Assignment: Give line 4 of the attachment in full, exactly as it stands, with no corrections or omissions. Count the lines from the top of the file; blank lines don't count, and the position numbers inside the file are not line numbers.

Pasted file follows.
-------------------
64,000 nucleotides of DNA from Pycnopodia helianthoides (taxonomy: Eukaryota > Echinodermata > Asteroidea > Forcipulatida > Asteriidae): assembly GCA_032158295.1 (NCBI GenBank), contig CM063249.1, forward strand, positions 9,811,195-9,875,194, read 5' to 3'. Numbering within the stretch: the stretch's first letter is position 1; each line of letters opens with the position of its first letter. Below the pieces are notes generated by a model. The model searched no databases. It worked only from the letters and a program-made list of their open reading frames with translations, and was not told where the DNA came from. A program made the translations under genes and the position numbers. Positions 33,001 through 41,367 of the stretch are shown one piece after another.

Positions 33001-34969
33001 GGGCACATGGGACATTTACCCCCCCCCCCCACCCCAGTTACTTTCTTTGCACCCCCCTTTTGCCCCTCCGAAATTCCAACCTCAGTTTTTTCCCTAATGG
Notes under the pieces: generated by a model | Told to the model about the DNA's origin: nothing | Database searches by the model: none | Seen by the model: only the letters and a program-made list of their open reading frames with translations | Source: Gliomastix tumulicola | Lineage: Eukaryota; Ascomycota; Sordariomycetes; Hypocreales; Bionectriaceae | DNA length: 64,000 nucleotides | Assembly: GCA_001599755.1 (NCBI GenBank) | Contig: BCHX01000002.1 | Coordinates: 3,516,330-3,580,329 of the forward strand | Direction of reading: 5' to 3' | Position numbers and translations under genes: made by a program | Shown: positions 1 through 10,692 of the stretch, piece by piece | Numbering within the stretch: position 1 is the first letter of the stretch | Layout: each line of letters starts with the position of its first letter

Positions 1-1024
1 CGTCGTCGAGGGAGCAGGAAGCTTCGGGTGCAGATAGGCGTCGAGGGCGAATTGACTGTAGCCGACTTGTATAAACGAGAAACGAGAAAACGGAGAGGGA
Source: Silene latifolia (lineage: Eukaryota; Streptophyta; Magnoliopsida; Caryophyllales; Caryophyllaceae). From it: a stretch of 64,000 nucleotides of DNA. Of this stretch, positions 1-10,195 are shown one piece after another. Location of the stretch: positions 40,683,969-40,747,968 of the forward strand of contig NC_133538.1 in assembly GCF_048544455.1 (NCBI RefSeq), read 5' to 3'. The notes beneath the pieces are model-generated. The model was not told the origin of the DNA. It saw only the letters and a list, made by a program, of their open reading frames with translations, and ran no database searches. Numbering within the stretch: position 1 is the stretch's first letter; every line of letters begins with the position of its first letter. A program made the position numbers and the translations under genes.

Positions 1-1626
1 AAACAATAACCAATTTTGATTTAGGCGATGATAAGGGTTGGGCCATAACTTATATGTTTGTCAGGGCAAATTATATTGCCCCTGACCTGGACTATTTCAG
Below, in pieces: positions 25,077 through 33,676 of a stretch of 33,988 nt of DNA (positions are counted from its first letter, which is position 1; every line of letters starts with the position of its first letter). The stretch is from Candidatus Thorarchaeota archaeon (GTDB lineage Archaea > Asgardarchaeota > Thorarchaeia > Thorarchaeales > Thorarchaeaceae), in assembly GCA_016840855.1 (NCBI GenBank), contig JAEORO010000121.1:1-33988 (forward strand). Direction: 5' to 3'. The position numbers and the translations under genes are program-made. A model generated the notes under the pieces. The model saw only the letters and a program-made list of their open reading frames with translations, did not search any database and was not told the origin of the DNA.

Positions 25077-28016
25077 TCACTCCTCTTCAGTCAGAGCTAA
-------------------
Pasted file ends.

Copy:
Notes under the pieces: generated by a model | Told to the model about the DNA's origin: nothing | Database searches by the model: none | Seen by the model: only the letters and a program-made list of their open reading frames with translations | Source: Gliomastix tumulicola | Lineage: Eukaryota; Ascomycota; Sordariomycetes; Hypocreales; Bionectriaceae | DNA length: 64,000 nucleotides | Assembly: GCA_001599755.1 (NCBI GenBank) | Contig: BCHX01000002.1 | Coordinates: 3,516,330-3,580,329 of the forward strand | Direction of reading: 5' to 3' | Position numbers and translations under genes: made by a program | Shown: positions 1 through 10,692 of the stretch, piece by piece | Numbering within the stretch: position 1 is the first letter of the stretch | Layout: each line of letters starts with the position of its first letter